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The Vauxhall Vivaro has tapped into the PSA Group's DNA and become more car-like than ever to drive
The medium-sized Vauxhall Vivaro van has been for sale as part of the Vauxhall van line-up since the start of the 21st Century. It has been a popular choice for buyers, especially as it's Made In Britain: a fact that Vauxhall is proud to promote. But for the third-generation model launched in 2019, the Vivaro has been given a radical revamp.
Previous versions of the Vivaro have been the product of a joint venture with Renault, and as a result, it has shared much with the Renault Trafic mid-size van. But with Vauxhall's acquisition by the PSA Group in 2017, the third generation Vivaro has seen wholesale changes under the skin. The van now shares its mechanicals with the Citroen Dispatch and Peugeot Expert, not to mention the fourth model in the line-up, the Toyota Proace.
One important factor to note is that the Vivaro is still Made In Britain – the Luton factory where the last model was built had a multi-million-pound refit so that manufacturing could continue at the site. Here the Vivaro is built in two lengths, L1 and L2, although unlike the old Vivaro, the L2's extra length is behind the rear axle, so both versions have the same wheelbase. The Vivaro is no longer available with a high-roof option, but the Vivaro Double Cab continues. This has a second row of seats to create a five-seater van, and it's available in the same L1 and L2 lengths as the panel van.
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Overall, the third-generation Vivaro is shorter and narrower than the old model and there's slightly less width between the wheelarches, but load volumes are slightly bigger than before thanks to a slightly higher roof and less intrusion from the wheelarches. Vauxhall also offers a through-load facility for the standard-fit steel bulkhead that allows you to load long, narrow items all the way into the passenger side footwell. Payloads are improved, too.
Power comes from two engines, either a 1.5 Turbo D or a 2.0 Turbo D. The 1.5 Turbo D comes in 100PS and 120PS outputs, while the 2.0 is offered in 120PS, 150PS and 180PS guises. All vans are front-wheel drive with a 6-speed manual gearbox, although the 180PS motor has an 8-speed auto as standard. All vans get a 70-litre fuel tank, while a 22.5-litre AdBlue tank will need filling every few thousand miles. It's also worth noting that the more powerful 2.0 Turbo D engines aren't offered in the most basic versions of the Vivaro.
The Vivaro range comprises Edition, Sportive and Elite trims, while Vauxhall's naming structure sees every version of the Vivaro get a number that reflects its gross vehicle weight. All Vivaros now come with twin sliding side doors, driver and passenger airbags and cruise control, while a DAB radio with Bluetooth, separate cab and load area locking, electric windows, 12 Volt and USB connections are all included.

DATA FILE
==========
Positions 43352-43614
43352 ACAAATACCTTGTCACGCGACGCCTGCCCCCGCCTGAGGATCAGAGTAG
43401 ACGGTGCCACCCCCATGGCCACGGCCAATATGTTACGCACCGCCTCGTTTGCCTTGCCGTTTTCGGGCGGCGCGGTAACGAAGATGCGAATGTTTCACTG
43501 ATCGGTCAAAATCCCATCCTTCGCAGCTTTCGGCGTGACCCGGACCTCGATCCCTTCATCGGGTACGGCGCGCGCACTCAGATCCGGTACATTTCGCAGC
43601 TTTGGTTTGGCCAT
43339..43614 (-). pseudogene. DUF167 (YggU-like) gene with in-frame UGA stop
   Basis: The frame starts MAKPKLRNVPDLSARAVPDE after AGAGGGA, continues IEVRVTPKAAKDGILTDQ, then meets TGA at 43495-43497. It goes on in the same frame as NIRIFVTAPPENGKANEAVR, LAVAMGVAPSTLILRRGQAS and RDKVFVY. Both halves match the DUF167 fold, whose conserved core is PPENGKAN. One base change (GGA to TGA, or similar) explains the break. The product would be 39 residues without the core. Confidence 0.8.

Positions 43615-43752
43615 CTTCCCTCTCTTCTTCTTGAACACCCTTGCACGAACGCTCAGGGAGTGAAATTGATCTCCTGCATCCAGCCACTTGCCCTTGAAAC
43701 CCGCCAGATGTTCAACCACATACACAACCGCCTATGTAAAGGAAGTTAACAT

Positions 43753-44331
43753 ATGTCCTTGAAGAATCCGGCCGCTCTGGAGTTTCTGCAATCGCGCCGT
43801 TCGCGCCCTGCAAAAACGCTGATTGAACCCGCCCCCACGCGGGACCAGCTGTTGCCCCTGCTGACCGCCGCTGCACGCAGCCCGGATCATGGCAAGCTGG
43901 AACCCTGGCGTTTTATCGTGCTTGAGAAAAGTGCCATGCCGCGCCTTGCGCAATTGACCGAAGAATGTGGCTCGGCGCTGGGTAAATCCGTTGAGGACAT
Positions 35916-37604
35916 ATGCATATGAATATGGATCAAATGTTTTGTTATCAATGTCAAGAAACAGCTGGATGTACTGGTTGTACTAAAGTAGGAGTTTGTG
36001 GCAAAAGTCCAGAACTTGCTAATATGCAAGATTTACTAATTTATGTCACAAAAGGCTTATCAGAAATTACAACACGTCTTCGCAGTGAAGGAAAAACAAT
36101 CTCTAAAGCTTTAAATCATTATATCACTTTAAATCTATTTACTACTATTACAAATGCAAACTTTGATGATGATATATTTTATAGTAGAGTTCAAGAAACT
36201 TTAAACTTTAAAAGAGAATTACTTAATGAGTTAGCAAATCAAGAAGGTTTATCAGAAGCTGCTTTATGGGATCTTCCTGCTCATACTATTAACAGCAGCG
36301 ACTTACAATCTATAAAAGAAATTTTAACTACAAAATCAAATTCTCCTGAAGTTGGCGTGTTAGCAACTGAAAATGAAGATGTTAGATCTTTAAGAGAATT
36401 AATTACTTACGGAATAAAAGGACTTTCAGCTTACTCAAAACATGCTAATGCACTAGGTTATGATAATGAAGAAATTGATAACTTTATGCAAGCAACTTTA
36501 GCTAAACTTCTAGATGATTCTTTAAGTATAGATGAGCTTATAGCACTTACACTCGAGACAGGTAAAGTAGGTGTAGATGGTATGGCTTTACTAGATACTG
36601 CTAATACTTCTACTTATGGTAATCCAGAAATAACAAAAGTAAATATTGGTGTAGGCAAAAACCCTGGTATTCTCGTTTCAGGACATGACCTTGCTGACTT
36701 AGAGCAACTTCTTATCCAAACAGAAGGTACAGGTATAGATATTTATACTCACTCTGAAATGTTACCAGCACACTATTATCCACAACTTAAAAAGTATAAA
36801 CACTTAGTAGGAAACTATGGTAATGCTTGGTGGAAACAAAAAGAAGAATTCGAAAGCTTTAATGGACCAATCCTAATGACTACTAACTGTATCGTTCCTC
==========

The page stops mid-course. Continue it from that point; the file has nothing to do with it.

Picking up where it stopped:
Sportive models add a touchscreen infotainment system with Apple CarPlay and Android Auto, air con, rear parking sensors, the through-loading bulkhead, metallic paint, plastic wheel trims, auto lights and wipers and an alarm.
At the top of the range, the Limited is aimed at small and medium enterprises (SMEs) and the self-employed. It adds luxuries such as alloy wheels, sat-nav, front and rear parking sensors, and Vauxhall's suite of safety kit, including lane assist, adaptive cruise control and blind spot alert, among others.
Overall, the Vauxhall Vivaro is a more user-friendly package that should appeal to medium-sized van buyers, and it should be available with more competitive finance deals than its Peugeot, Citroen and Toyota counterparts. As well as these rivals, the Vivaro faces competition from the Renault Trafic/Fiat Talento/Nissan NV300 trio, plus the VW T6 Transporter and the front-running Ford Transit Custom. But it’s certainly worth a place on any van buyer's shortlist.
If you're trading in your old Vauxhall Vivaro for the current one, you'll immediately notice the lower seating position from behind the wheel. Thanks to its new running gear, the driving position is very car-like. It's still taller than most SUVs, but doesn't quite have the same commanding position that the old Vivaro did.
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However, there's plenty of seat and wheel adjustment, so it's easy to get comfortable, and the seats themselves are reasonably supportive, although they might feel a little soft for some. One niggle is that while the driver gets a left armrest, there isn't one on the right, while the window ledge and door trim aren't in a position to let you rest your elbow, making the driving position feel a little awkward.
The seats themselves are trimmed in easy-clean fabric, while all vans get a pair of passenger seats. However, if you are regularly travelling three-up, you might want to look elsewhere, because the Vivaro isn't the most comfortable three-seat van on the market – the last version was more comfortable for three-abreast seating, with more shoulder room and a wider passenger seat base.
The Vivaro's dashboard is identical to the one you'll find in the Citroen Dispatch or Peugeot Expert. That means most functions are on the central touchscreen, although the climate controls are separate, unlike on some other PSA models. Build quality is fine, with hard wearing plastics that feel robust and solid, while storage is useful, too.
The middle passenger seat folds down to create a table, while the seat bases open to reveal under-floor storage, although this is also where loads come through if you're using the hatch in the bulkhead. The glovebox is on the small side, courtesy of the position of the fuse box next to it, but there's dashtop storage and deep door bins, too.
There's a choice of 1.5 or 2.0-litre BlueHDi diesels, and unless you don't carry many weighty items in the back of your van, we'd recommend the 2.0-litre over the 1.5. The 1.5 is good for economy, but you'll likely have to work it harder with a heavy load on board, which will cancel out any fuel saving benefits it might provide.
The 2.0 BlueHDi comes in 150 and 180 guises, which have 148bhp and 178bhp respectively, while the latter also features an 8-speed auto gearbox. Both versions have good torque delivery and are responsive, and they help the Vivaro to cope with heavier payloads than the last model.